Abstract
The use of geometric methods in the study of linear systems with coefficients in a ring presents several difficulties, but, as in the case of coefficients in a field, it appears capable of providing efficient solutions to a number of control and observation problems. In this paper we survey some recent results concerning a class of Disturbance Decoupling Problems and we extend the techniques developed in that case to a class of problems concerning the Estimation of Linear Functions of the State.
G. Conte, A. M. Perdon

Completion of a Matrix so that the Inverse has Minimum Norm. Application to the Regularization of Descriptor Control Problems

Abstract
We discuss the problem of minimizing the spectral norm of the inverse of a matrix, when a submatrix of the matrix can be chosen arbitrarily. In a recent paper by the authors [3], it was shown that the solution of this problem can be discussed in a similar way as the problem of minimizing the norm of the matrix in terms of matrix Riccati inequalities.
Here we review the results for the norm of the inverse and then apply these results to the robust regularization of descriptor control problems. We also describe a numerical method and give numerical examples.
L. Elsner, C. He, V. Mehrmann

On the Rutishauser’s Approach to Eigenvalue Problems

Abstract
We consider the quotient-difference algorithm of H. Rutishauser from the point of view of the realization theory of rational functions. QR-like algorithms of the linear algebra can be thought of as discrete-time dynamical systems on certain classes of matrices. We show that these algorithms induce linear dynamical systems on various manifolds of rational functions. Applications to coding theory are considered.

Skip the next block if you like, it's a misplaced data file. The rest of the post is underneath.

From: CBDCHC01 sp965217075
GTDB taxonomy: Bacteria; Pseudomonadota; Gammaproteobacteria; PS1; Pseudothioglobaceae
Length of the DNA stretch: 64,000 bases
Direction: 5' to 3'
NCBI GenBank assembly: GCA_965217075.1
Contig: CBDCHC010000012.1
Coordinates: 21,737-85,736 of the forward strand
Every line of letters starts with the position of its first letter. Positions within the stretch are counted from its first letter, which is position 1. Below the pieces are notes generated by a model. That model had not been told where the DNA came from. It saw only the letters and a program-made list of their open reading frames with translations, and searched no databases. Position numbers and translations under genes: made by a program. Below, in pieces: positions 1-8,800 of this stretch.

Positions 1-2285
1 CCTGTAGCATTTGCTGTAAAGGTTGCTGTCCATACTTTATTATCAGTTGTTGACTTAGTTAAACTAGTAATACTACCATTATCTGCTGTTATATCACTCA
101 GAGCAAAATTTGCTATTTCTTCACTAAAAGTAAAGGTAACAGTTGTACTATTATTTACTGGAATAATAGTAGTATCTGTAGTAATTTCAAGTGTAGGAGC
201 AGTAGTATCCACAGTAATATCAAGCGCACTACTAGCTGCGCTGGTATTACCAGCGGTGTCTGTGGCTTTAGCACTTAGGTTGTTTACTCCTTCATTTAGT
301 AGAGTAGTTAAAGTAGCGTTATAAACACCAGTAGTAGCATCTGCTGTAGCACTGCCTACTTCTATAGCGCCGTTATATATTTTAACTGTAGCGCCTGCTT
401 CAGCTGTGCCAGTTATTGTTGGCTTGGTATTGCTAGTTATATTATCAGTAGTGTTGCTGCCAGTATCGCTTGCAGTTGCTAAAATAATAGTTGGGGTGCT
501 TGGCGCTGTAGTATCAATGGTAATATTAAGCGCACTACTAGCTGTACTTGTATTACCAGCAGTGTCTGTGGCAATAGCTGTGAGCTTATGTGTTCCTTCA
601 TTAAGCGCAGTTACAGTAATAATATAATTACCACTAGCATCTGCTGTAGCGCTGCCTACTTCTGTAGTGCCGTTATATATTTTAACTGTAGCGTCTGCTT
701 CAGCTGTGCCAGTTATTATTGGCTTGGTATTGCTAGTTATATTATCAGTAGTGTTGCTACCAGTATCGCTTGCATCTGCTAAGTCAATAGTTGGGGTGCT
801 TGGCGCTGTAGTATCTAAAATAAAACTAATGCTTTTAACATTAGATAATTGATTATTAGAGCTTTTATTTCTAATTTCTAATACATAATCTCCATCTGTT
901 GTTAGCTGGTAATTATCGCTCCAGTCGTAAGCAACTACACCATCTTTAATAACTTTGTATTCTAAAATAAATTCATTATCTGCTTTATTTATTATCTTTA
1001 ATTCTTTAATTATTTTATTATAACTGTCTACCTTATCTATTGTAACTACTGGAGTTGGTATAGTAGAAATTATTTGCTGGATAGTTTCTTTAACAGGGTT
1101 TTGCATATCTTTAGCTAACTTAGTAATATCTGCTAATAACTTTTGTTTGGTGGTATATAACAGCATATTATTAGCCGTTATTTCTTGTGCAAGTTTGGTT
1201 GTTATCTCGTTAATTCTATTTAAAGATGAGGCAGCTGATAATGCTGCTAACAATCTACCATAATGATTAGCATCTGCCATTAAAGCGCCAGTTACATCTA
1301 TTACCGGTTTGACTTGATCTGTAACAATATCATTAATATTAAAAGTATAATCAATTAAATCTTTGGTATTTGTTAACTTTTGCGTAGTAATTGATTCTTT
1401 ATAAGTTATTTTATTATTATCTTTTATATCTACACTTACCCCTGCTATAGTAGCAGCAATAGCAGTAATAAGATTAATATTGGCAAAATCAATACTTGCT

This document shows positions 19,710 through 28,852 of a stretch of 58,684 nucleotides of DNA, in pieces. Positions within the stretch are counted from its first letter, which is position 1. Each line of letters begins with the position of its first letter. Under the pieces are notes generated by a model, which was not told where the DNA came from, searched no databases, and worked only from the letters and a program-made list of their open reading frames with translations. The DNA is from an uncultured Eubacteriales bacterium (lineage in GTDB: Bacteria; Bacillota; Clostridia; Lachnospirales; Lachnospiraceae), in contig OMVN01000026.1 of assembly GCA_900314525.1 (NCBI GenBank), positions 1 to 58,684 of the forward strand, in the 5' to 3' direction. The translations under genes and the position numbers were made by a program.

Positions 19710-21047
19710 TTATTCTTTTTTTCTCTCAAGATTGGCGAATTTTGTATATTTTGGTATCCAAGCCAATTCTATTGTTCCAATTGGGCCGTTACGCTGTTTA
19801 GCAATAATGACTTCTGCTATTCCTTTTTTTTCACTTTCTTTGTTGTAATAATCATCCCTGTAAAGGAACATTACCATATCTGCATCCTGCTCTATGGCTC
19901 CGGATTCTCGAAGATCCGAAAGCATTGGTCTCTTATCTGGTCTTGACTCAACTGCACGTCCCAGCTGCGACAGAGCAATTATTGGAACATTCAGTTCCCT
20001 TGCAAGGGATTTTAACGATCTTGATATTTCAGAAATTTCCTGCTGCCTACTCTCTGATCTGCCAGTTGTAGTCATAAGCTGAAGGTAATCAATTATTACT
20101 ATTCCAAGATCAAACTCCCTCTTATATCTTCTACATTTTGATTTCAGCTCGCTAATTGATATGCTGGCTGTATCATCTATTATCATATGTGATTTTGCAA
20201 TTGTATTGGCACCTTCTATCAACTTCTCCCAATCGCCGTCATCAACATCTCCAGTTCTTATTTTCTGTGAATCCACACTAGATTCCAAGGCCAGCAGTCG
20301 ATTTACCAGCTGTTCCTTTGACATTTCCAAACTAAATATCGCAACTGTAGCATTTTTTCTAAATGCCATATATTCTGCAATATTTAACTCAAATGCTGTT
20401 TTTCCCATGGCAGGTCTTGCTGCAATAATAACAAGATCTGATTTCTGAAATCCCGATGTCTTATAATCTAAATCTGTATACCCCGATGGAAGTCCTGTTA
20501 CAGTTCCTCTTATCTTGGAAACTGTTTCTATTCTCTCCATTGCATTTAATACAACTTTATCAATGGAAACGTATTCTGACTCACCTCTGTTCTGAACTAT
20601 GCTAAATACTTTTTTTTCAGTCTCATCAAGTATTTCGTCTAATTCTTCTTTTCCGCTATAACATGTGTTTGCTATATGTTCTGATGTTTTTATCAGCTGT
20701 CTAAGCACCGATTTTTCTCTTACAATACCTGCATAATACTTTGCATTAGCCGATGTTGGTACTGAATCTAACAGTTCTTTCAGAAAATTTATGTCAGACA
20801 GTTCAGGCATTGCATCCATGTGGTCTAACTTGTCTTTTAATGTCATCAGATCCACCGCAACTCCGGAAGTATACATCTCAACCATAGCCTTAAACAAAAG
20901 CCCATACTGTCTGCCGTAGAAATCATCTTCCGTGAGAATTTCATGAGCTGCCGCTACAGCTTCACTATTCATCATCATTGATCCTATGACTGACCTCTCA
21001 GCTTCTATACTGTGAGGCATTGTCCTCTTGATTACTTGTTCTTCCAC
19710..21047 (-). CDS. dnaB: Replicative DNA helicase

L. Faybusovich

The Block form of Linear Systems over Commutative Rings with Applications to Control

Abstract
This paper deals with a new approach to the study of linear time-invariant discrete-time systems whose coefficients belong to an arbitrary commutative ring. Such systems arise in the study of integer systems, systems depending on parameters, and multi-dimensional systems. The key idea is to consider the representation of systems over a ring in terms of a block-input/block-output form. By time-compressing the block representation, new results are derived on assignability by state feedback control including the construction of deadbeat controllers. A new type of state observer is then considered based on a block-output form for the update term in the state estimate. The results on state observers are combined with the time-compression approach to state feedback control to yield a new type of input/output regulator. In the last section of the paper the results are applied to the problem of state and output tracking of set points.
Edward W. Kamen

Diffeomorphisms between Sets of Linear Systems

Abstract
Diffeomorphisms are given between different subsets of linear systems of fixed McMillan degree. The sets considered are the set of all systems of fixed McMillan degree, the subset of stable systems, the subset of bounded real systems, the subset of positive real systems, the subset of stable systems with Hankel singular values bounded by one. State space techniques are used in the proofs.
R. Ober, P. A. Fuhrmann

Transfer Function Approach to Disturbance Decoupling Problem

Abstract
We give a necessary and sufficient condition for existence of a controller which decouples the disturbance signal. The condition is based on state space computations. If it is satisfied, we parametrize the set of all disturbance decoupling controllers.
Marek Rakowski

Some Numerical Challenges in Control Theory

Abstract
We discuss a number of novel issues in the interdisciplinary area of numerical linear algebra and control theory. Although we do not claim to be exhaustive we give a number of problems which we believe will play an important role in the near future. These are: sparse matrices, structured matrices, novel matrix decompositions and numerical shortcuts. Each of those is presented in relation to a particular (class of) control problems. These are respectively: large scale control systems, polynomial system models, control of periodic systems, and normalized coprime factorizations in robust control.
Paul Van Dooren

Erratum

Without Abstract
Joseph A. Ball, Joachim Rosenthal